At the Museum


Fossil Armored Mammal Found in Chile

You probably won't be able to pronounce it, which is fine, because you probably won't be seeing one anytime soon. Parapropalaehoplophorus septentrionalis was a lumbering, armadillo-like mammal that lived 18 million years ago in what is now the arid desert of northern Chile's Andean Altiplano. The fossilized remains of this extinct cousin of the modern-day armadillo were first discovered in 2004 and described in 2007 as part of an ongoing project by AMNH researchers to study the structure and evolution of the unique animals that inhabited South America at a time when the continent was much different than it is today.

Their work extends beyond paleontology: these fossils indicate that what is desert today was open grassland 18 million years ago. "Our studies elsewhere on the Altiplano suggest that the region was at a much lower elevation when these fossils lived," said John Flynn, Dean of the Richard Gilder Graduate School. "In addition to providing a look at the paleoecology of the region, this has given us new insights into the timing and rate of uplift of the Andes."

The study, which was co-led by Flynn and Darin Croft, Assistant Professor at case Western Reserve University in Cleveland, Ohio, and a Research Associate in the Museum's Division of Paleontology, took the team of U.S. and Chilean scientists to more than 14,000 feet above sea level. The thin air, scarce water, and frigid temperatures of the high Andes posed challenges to the researchers, but it's all in a day's work.

The partial skeleton that the group unearthed turned out to represent a new species of glyptodont-a family of hard-shelled, grazing mammals that may have occasionally tipped the scales at two tons. This new species likely weighed in at a mere 200 pounds and was covered with a thick shell of immovable armored plates.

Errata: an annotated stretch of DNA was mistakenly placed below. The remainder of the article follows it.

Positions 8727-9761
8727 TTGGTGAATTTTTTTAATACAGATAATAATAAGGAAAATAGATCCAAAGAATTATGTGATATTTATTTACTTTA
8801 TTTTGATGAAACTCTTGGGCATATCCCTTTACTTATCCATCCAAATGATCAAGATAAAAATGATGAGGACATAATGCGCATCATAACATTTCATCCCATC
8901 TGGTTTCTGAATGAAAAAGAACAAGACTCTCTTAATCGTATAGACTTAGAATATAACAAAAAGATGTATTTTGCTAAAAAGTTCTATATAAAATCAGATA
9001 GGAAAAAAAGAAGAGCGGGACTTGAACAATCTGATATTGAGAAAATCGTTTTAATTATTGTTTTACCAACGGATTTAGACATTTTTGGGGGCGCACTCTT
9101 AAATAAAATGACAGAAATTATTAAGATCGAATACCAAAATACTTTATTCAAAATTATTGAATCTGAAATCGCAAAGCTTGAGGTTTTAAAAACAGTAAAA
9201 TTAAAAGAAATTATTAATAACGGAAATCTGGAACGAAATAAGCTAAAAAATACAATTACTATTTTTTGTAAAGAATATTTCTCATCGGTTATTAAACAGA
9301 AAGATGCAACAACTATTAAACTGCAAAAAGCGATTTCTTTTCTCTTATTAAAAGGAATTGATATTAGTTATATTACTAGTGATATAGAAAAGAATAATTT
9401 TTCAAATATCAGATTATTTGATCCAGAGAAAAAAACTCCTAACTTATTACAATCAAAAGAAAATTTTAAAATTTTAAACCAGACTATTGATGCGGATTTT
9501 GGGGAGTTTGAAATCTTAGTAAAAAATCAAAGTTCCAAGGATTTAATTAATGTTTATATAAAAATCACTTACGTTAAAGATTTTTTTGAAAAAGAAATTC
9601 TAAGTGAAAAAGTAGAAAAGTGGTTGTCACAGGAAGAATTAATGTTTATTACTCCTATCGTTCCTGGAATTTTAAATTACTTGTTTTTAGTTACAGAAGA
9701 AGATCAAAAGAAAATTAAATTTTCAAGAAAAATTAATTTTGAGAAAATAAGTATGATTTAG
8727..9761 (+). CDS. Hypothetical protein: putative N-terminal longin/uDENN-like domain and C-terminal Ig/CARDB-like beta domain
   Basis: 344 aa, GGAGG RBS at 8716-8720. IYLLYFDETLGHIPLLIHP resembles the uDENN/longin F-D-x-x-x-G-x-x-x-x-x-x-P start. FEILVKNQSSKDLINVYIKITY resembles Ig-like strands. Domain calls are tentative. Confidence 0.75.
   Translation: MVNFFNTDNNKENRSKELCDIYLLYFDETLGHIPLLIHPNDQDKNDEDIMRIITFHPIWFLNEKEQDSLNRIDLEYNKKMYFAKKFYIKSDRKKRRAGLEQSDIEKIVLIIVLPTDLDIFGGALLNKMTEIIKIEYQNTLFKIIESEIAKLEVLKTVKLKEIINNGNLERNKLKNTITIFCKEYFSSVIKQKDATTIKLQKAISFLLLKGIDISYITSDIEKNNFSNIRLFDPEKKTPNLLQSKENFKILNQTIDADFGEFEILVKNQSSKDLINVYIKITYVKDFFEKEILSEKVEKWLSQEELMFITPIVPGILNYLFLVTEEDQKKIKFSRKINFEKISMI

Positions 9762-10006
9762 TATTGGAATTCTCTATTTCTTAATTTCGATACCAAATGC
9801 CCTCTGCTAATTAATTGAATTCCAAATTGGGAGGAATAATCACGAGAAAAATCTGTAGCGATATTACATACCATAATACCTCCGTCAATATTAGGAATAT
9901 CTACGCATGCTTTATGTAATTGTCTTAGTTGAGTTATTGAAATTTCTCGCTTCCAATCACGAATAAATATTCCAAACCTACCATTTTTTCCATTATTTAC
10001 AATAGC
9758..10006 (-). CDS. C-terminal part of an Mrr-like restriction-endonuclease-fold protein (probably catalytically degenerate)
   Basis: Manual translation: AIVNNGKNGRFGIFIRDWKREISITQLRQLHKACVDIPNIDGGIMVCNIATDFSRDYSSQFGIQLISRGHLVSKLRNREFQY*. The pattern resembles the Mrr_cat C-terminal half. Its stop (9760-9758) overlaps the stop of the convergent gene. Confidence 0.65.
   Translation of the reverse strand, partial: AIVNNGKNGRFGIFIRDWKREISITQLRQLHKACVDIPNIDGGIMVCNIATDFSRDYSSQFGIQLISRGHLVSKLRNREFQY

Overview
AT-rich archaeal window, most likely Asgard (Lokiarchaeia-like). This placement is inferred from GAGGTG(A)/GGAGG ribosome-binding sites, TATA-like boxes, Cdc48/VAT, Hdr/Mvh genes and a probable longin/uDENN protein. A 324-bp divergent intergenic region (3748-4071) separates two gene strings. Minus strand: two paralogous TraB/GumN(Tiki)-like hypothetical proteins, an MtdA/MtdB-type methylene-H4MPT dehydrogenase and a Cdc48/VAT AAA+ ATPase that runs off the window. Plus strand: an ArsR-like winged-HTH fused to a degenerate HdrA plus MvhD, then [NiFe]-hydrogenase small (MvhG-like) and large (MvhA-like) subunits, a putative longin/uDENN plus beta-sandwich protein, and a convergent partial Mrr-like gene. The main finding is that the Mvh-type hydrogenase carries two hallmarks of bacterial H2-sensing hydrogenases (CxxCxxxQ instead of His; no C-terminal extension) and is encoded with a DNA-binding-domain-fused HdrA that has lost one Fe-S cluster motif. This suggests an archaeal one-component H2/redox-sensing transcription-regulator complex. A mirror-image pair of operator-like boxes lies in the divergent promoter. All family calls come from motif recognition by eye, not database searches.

Over the past decade, the team's fossil-hunting expeditions to northern Chile have uncovered several hundred fossil mammal specimens. These animals, known collectively as the Chucal Fauna, include at least 18 species of armadillos and glyptodonts, rodents, relatives of opossums, and a variety of extinct hoofed mammals. The new glyptodont was reconstructed from the jaw, shell, leg, and backbone. Based on these remains and other evidence, the team concluded that P. septentrionalis was one of the earliest-diverging members of a family that includes modern armadillos.

Refresher Course

Water: H2O = Life

All of Earth's creatures depend on water for survival, and, in order to meet their needs, many have fine-tuned their average water intake to accommodate the varying, often extreme, conditions in their habitats. For example, did you know:

* Some creatures can survive without drinking any water at all. Kangaroo rats have super-efficient kidneys that are so good at recycling water they get all they need from just the food they eat.

* Albatrosses have evolved a way to drink seawater, which is too salty for most other birds and land animals. To get rid of excess salt from the water and food they ingest, albatrosses have glands just behind their eye sockets that absorb salt. The glands then excrete a concentrated salt solution that drains out a duct and off the tip of the beak.

* No bigger than a speck, tiny eight-legged creatures called tardigrades live in either ocean or freshwater habitats. If drought strikes, they essentially shut down their metabolism and shrivel up into a ball called a tun, waiting until water returns. They can last for years in this state and can also withstand oxygen deprivation, vacuum, and extreme heat or cold.

For these and more fascinating facts about one of the most essential ingredients to life on Earth, and the current challenges involving its use, safety, availability, and more, visit the Museum's informative exhibition Water: H2O = Life, which runs through May 26, or check out the "Fast Facts" section of www. …

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At the Museum


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